In remarks made to a conservative foundation in Washington, DC, a well-known former jurist offered some observations about Government and the Constitution.
“Government depends on Make Believe…make believe the King is Divine, make believe all men are created equal, make believe we have a Constitution…[The Bill of Rights] was added to the Constitution so it serves two purposes: one, to establish the Federal government, and two, to limit it. The first purpose has flourished maniacally; the second purpose has been a dismal failure.”
He went on to explain how this failure began in 1798 with the passage of the Alien and Sedition Act during John Adams’ presidency (Thomas Jefferson, VP), expanding the story with highlights of early American hypocrisy in governance and the political hubris of elected officials.
The point: in just 7 years since the addition of the Bill of Rights to the Constitution, the same people who wrote and endorsed the First Amendment, passed a law in direct violation of the First Amendment. Thus was produced the first hard evidence of the uselessness of the Constitution, Bill of Rights, Rule of Law as well as the will-o’-the-wisp principles of politicians; the first revelation of Government by Make Believe.
“Yes we have a Constitution – but it doesn’t limit the Government at all!” he intoned. Like all laws, they only affect those who obey them. With the monopoly on enforcement, government ‘officials’, elected and otherwise, soon discovered the Ignore Button. Once they learned it could be pushed with impunity in front of a corrupt judiciary, glossed over by a sycophant media, and invisible to an ignorant, apathetic constituency, Constitutional restraint became just another fairy tale supporting Make Believe Government.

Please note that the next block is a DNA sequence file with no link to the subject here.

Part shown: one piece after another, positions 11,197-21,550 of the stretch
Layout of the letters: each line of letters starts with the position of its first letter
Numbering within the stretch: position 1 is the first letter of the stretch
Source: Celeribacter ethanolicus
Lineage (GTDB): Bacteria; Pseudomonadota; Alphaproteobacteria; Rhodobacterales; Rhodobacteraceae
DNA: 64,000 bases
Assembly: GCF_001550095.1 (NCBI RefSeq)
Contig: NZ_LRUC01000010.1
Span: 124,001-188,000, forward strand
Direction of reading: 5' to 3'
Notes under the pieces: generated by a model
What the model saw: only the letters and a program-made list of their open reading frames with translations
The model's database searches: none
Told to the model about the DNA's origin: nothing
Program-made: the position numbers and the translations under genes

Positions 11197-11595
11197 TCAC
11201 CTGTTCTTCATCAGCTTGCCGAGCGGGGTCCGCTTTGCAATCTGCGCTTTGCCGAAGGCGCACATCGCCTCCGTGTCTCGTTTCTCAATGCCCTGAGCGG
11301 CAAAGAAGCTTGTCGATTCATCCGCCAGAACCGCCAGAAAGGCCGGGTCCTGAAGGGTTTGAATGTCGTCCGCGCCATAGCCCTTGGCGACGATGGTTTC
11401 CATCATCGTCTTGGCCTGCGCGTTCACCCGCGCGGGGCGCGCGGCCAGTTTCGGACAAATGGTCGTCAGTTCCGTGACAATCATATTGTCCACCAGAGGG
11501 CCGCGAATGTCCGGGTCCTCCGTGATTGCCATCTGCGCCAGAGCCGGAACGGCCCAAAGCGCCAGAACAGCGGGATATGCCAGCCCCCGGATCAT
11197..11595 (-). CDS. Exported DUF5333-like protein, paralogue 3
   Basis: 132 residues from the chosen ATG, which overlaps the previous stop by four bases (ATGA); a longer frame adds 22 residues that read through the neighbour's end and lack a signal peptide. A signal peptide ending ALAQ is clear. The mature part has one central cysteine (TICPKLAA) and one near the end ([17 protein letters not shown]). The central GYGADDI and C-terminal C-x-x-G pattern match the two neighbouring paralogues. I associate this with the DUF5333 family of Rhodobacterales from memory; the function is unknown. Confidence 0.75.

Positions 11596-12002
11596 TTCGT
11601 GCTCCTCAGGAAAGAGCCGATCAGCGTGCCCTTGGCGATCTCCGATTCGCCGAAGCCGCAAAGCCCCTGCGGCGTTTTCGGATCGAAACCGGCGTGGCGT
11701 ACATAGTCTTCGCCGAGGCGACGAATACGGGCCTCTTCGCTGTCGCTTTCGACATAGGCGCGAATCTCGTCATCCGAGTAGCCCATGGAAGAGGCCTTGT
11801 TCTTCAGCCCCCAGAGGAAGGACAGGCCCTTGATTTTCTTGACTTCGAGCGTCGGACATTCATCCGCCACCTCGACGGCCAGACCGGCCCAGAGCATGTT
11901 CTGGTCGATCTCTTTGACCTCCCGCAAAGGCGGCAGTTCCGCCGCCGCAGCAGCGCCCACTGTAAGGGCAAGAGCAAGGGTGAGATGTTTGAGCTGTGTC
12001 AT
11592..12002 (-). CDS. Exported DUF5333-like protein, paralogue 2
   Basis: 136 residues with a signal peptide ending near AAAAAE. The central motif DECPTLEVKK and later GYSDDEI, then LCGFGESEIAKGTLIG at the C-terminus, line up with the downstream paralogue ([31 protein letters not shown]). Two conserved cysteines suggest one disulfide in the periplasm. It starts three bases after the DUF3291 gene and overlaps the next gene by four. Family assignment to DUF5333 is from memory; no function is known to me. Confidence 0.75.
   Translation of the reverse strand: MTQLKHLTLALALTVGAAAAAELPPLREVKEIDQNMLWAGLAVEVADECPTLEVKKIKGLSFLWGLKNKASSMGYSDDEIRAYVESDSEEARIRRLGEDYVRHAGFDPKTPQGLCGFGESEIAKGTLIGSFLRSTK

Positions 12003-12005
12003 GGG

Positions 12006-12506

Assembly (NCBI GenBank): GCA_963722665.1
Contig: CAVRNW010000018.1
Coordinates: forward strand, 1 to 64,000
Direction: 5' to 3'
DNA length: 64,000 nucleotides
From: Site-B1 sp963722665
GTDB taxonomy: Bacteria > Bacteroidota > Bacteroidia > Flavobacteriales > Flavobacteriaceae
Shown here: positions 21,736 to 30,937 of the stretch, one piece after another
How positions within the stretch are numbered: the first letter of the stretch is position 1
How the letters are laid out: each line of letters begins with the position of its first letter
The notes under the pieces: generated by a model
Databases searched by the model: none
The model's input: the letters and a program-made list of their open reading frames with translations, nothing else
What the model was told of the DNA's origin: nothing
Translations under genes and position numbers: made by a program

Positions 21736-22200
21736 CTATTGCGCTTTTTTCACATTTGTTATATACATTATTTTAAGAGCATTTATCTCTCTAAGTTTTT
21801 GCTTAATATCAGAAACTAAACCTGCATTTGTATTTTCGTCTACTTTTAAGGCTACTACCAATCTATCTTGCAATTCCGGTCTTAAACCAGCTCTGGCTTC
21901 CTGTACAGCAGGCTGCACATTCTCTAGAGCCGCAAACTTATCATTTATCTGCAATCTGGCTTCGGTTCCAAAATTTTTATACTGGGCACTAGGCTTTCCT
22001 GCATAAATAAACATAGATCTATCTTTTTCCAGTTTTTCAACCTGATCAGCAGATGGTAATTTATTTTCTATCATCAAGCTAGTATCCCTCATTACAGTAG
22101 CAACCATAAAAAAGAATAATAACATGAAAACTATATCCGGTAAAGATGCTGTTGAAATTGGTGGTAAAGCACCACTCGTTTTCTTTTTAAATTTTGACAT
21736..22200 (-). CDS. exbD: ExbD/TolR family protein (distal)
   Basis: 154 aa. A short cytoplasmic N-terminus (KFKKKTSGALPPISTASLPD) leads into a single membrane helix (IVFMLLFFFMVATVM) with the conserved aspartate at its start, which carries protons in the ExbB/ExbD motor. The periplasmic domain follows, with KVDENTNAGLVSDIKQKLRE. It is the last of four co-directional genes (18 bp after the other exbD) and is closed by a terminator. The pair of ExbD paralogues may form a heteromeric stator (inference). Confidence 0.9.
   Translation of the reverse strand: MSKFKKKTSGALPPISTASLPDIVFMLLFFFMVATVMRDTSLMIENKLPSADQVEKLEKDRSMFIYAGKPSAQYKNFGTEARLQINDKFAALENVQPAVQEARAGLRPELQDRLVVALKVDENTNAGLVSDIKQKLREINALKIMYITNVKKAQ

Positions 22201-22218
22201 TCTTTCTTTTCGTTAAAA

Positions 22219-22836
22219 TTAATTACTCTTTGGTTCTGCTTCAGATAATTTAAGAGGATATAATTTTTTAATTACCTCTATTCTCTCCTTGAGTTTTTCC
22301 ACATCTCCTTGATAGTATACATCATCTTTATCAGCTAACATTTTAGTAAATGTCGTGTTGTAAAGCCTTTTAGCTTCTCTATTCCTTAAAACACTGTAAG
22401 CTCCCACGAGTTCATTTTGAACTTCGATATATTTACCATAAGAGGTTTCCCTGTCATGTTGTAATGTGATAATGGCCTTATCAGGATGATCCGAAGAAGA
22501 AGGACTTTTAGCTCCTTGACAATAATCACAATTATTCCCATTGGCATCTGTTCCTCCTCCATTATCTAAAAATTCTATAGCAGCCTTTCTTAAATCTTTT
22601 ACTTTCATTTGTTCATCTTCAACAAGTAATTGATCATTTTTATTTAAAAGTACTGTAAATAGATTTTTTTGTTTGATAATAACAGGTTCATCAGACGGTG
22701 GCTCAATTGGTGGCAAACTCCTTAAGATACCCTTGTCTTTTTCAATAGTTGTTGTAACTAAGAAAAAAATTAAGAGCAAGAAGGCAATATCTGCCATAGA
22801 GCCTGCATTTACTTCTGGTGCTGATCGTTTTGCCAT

The jurist mentioned in passing he has been “defending the Constitution for 45 years.” What for? Aside from being an immaculately constructed document, even the previously cited John Adams wrote, “Our Constitution was made only for a moral and religious people. It is wholly inadequate to the government of any other.” Indeed. How many ‘moral and religious people” have you seen in Congress these past several decades?
Rather than defend a feckless piece of parchment for the ideals scribbled upon it, exposing it as a staple of Government Make Believe would have been more instructive; the myth of authority more informative. Leading with logic, reason, and objectivity, to the pragmatic reality of Self-Governance and Self-Ownership would have been infinitely more constructive. Taken together, those efforts would have been so much more useful than speeches to the choir, broadcasts to the converted, or lessons for the nodding heads in the front row. “Defend it”? Replace it – and the government it created.
Maintaining a reverence for the Constitution is a convenience reserved for Debate Class. Even those who swear to “uphold and defend the Constitution of the United States” understand it serves more as a tourist attraction than shackles on Government’s never-ending quest for expansion and power. At the bottom, they see it as a convenient cliché for campaign slogans than a basis for principled responsibility. For the defense of natural rights, it is used most effectively by those with no interest in legal or moral integrity but like a siren song, shipwrecking those who would otherwise sail to Freedom.
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For Government depending on Make Believe, the Constitution is the first Fairy Tale.
By Brian Wilson
Brian Wilson is a nationally ignored talk show host and occasional un-indicted co-contributor. He recently released his fourth book, “50 Stories; 50 Years in Radio”, now busily scribbling an unlikely screenplay for Book #3. With his spare hour, he is focused on splitting the atom and pursuing the ever-elusive Whirled Peas, all from his technically challenged studios on the formerly pristine shores of the Great Unnamed Lake, allegedly in the Southeast. Brian is also a regular contributor to The Blue State Conservative.
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Gage Skidmore from Surprise, AZ, United States of America, CC BY-SA 2.0 <https://creativecommons.org/licenses/by-sa/2.0>, via Wikimedia Commons